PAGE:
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I think you're talking about episode 4, because actually episode 3 was heavily about boring Klingon crap. I too enjoyed episode 4 more than I've enjoyed Disco generally. The universal translator shenanigans were fun, and I only wish they'd been dived into more. As I said in Slack, it's an episode that actually fits with the title of the show for once. Captain Pike continues to be a really solid addition, and as someone else said in Slack, he seems to be one of the few people who can really pull off the sometimes dodgy dialogue.

 

I still wish the show were ever about anything that doesn't involve everyone on screen being under threat of death, though. I also wish we ever saw them take any time off or engage in any leisure activities or hobbies. Part of the reason the scene in Saru's quarters this episode was so striking is because we almost never see anyone's quarters or anything about them that isn't being in uniform, about to be blown up, and we almost never see them be friends or lovers unless it's a doomed romance a la last season. The only realistic relationship in season one was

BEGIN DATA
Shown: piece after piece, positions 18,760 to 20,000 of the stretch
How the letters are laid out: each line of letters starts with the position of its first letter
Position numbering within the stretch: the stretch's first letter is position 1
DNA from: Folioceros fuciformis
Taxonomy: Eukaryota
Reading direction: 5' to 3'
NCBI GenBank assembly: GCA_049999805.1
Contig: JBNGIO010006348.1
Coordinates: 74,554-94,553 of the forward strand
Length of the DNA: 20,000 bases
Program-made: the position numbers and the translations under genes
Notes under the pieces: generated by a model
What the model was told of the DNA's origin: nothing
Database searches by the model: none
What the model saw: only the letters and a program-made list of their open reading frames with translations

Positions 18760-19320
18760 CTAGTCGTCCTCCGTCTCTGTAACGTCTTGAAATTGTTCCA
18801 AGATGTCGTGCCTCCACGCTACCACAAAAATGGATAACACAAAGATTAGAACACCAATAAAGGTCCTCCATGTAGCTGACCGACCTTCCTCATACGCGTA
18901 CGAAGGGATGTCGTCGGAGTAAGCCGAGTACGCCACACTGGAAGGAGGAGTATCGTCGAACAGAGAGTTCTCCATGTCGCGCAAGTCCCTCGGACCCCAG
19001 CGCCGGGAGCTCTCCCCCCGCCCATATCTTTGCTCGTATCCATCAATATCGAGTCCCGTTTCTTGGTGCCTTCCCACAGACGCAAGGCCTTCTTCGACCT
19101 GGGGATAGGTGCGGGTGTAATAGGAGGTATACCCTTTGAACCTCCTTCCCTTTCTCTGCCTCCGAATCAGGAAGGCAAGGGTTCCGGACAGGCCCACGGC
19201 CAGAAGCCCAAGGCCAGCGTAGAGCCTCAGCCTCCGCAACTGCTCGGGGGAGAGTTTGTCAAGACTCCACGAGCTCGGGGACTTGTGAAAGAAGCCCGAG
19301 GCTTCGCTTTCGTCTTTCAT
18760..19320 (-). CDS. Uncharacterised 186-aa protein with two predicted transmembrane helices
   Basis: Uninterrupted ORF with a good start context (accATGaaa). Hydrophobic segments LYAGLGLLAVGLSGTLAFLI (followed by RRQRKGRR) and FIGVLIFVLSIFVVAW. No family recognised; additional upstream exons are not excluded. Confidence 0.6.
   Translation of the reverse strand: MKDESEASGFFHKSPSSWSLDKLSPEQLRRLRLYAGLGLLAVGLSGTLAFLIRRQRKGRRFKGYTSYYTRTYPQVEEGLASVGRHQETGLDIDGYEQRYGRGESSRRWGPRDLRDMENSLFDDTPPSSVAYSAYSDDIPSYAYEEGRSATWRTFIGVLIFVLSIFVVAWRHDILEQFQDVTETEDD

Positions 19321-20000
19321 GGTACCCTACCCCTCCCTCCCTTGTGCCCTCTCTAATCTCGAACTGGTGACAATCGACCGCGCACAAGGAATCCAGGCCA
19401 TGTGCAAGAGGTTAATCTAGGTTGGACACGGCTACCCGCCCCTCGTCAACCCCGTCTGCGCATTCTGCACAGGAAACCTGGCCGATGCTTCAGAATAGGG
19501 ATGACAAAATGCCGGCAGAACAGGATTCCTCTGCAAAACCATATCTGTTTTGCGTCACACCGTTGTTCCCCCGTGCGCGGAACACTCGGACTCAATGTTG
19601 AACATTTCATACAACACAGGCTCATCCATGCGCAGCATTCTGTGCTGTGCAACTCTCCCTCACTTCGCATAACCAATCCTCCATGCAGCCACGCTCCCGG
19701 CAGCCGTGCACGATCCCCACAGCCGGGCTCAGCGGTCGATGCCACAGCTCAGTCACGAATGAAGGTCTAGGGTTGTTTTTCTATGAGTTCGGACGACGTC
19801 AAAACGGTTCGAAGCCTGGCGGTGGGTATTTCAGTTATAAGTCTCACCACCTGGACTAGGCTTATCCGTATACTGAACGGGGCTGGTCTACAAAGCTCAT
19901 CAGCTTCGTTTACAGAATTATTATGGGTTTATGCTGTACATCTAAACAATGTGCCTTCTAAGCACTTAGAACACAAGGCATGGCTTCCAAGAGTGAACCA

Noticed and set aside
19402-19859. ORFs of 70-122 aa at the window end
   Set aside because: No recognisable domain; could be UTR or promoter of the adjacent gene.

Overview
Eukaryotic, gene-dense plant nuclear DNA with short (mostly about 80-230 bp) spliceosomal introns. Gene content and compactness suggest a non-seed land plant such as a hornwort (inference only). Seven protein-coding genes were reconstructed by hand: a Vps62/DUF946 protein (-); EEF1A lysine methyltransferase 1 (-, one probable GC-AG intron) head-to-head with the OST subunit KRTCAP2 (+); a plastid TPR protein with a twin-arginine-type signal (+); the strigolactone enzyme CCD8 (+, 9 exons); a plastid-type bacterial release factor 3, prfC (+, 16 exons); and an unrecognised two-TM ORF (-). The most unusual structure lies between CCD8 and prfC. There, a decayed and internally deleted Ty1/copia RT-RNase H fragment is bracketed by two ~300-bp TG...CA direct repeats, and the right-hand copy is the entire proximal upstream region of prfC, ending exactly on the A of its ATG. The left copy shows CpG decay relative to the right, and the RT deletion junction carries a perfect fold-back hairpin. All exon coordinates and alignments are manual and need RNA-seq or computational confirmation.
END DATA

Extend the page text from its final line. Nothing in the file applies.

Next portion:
Stamits and the Doctor, who promptly got fridged.

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Ah, it was indeed ep4 then. Luckily we have a more useful way of knowing where we are: counting backwards and forwards from the 'Klingon crap'.